I have worked for a private agency and two different county agencies that place children for adoption. Two of these agencies also write home studies and provide pre-adoptive trainings. I have sat in on another private adoption agency’s training. I am now working for an organization that does not place children, but provides pre- and post-adoption training.
What I have found is that there is a very wide range of information available to prospective adoptive parents depending on the agency they choose, the area in which they live (access and availability), and the type of adoption they choose. But most of the trainings I’ve attended are pretty good. A lot of information is shared; including the difficult aspects of adopting a child. Most of these trainings cover all the range of behaviors, diagnoses and challenges that come with children. A few trainings have been down right reality check smack-downs for prospective parents. I’ve seen the shock on some prospective parents faces as they learn for the first time that adopting a child isn’t just a magical fantasy.
I talk to adoptive parents three, five, ten years later. And they tell a similar story. No matter how much they were taught in the trainings, they were still caught up in the fantasy. They realized they didn’t believe what the trainers were telling them. They were optimistic, thought, not my child. Not me.
I think that often times those prospective parents that have the most realistic sense of what adoption will be like are those who have actually been knee deep in children. It is rare to find a couple in their 30’s or 40’s – whose only experience with children are their nieces and nephews – who truly have an understanding of the wide range of behaviors, diagnoses and feelings of adopted children. Maybe it’s just a greater learning curve that has to happen.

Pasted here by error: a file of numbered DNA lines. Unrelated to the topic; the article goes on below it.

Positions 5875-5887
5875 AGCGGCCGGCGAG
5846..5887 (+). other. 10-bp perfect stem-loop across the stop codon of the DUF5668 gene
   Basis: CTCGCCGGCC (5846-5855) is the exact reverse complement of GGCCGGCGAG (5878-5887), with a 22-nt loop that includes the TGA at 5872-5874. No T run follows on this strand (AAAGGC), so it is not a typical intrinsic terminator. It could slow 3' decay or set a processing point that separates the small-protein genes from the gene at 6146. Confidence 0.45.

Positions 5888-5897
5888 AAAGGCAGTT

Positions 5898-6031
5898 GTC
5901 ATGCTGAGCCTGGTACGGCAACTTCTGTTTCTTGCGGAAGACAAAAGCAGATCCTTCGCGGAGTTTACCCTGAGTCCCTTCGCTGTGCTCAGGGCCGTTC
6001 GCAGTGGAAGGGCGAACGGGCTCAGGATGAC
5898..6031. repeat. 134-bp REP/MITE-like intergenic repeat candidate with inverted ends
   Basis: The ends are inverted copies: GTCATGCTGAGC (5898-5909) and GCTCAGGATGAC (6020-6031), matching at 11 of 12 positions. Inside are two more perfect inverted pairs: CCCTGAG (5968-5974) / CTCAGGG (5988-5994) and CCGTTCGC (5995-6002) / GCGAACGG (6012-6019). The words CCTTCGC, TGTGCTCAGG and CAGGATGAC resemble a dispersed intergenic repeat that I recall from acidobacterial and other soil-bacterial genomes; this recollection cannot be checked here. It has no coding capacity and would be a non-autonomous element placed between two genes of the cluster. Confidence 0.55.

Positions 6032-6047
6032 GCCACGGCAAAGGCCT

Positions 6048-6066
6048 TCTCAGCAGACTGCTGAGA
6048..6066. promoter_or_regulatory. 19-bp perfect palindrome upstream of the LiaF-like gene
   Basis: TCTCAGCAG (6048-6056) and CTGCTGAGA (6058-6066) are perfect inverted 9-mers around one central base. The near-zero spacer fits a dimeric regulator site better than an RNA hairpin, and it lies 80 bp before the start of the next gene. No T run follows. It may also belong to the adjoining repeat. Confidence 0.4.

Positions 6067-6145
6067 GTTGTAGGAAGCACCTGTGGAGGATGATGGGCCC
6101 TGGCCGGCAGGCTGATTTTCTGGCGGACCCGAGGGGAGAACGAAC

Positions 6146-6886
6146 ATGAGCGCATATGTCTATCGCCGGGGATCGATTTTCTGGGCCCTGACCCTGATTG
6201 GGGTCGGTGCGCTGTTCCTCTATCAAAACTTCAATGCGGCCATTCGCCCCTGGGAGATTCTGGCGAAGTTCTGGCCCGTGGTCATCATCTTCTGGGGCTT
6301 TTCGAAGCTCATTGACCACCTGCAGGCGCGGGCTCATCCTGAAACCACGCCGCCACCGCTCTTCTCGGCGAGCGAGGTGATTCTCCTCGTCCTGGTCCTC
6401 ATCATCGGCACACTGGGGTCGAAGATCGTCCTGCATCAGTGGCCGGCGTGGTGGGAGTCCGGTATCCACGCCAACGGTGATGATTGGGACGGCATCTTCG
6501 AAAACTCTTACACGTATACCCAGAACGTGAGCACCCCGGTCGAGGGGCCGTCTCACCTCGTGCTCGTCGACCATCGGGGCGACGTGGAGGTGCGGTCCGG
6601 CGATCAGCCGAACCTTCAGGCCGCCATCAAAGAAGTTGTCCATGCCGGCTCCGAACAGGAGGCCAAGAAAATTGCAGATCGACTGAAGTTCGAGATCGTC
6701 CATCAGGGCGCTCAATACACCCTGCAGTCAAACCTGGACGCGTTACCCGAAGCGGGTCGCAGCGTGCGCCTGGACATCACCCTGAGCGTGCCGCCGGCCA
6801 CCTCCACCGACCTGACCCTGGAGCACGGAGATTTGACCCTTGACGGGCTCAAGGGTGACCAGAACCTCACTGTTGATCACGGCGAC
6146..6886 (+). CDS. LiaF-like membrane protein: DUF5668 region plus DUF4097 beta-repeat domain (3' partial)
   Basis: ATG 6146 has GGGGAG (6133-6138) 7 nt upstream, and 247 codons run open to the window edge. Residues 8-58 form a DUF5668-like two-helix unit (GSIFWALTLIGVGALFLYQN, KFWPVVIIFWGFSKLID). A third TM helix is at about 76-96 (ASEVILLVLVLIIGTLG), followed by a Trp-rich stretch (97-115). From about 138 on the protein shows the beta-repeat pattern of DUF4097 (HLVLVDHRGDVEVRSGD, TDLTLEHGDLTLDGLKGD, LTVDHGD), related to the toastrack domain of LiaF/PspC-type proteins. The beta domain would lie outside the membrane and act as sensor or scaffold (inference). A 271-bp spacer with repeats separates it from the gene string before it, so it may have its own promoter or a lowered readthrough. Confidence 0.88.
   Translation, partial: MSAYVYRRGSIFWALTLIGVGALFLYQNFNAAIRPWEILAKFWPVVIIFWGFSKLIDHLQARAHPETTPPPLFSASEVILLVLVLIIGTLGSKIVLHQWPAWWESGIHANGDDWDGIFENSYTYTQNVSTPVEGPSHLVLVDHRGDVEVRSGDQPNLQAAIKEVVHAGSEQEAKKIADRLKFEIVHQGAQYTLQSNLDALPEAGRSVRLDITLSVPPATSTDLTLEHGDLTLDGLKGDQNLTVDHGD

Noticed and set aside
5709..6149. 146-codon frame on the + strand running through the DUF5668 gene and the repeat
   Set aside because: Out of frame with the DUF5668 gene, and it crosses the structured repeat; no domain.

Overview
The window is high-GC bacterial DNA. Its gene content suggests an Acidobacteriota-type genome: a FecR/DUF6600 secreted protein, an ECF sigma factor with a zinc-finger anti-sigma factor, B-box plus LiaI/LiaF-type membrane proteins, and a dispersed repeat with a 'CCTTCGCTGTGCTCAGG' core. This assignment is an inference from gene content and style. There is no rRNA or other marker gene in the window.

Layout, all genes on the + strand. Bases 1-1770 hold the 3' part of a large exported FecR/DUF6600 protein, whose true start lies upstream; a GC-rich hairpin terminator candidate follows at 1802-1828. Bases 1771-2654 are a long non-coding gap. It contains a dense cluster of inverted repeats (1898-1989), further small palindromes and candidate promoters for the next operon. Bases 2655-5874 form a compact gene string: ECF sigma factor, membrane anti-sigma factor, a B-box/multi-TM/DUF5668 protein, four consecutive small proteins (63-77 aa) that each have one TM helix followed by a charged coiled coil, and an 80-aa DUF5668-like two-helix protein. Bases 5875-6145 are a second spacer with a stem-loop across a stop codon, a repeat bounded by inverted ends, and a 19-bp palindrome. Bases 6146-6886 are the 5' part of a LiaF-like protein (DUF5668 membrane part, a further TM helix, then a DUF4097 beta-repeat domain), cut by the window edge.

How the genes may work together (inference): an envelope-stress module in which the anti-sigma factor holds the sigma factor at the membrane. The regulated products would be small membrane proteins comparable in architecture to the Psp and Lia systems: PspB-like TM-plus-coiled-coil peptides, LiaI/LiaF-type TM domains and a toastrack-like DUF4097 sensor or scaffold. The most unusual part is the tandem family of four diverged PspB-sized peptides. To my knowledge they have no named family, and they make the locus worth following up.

Not to say these couples can’t parent well – of course, many can. And I might be over-generalizing. But based on my experience, couples often come in thinking their adopted children will behave like, well, children who are born to them. That is, without any trauma or history of loss. Without a culture of origin. Because after all, they (the parents) love their adopted children as if they were born to them. These couples I compare with couples who wait until they’re financially stable and at a good point in their careers to have children and then have these impossibly unrealistic ideas of what their children should be like. Like children who sit quietly at the dinner table and eat all their vegetables and always remember to floss.
I’m absolutely not against women waiting to have children, and I am not saying that either age or careers alone have some causal relationship with having unrealistic expectations of children, adopted or biological. Maybe having been a young mom, with no real role models outside my own experience of being a child of a young mom, I didn’t have a standard of perfection or an ideal of a perfect child. I was flying by the seat of my pants a lot of times.
I’m not saying age is a factor when it comes to adoptive parents expectations as much as I wonder sometimes if the older one is, the more time one has had to imagine the "perfect" scenario. For adoptive parents who choose to adopt after infertility or reproductive troubles, there is often an extra, added pressure to have the "perfect" family. Too often, I have witnessed this expectation of the "perfect life" and the crash and burn when their kids don’t live up to the fantasy.
It’s great to have ideals, but as my 14-year old daughter reminded me a few nights ago, "you can’t wait for an ideal world. They’re called ideals for a reason, because it’s not reality."
It’s time our society got off the island and started being real.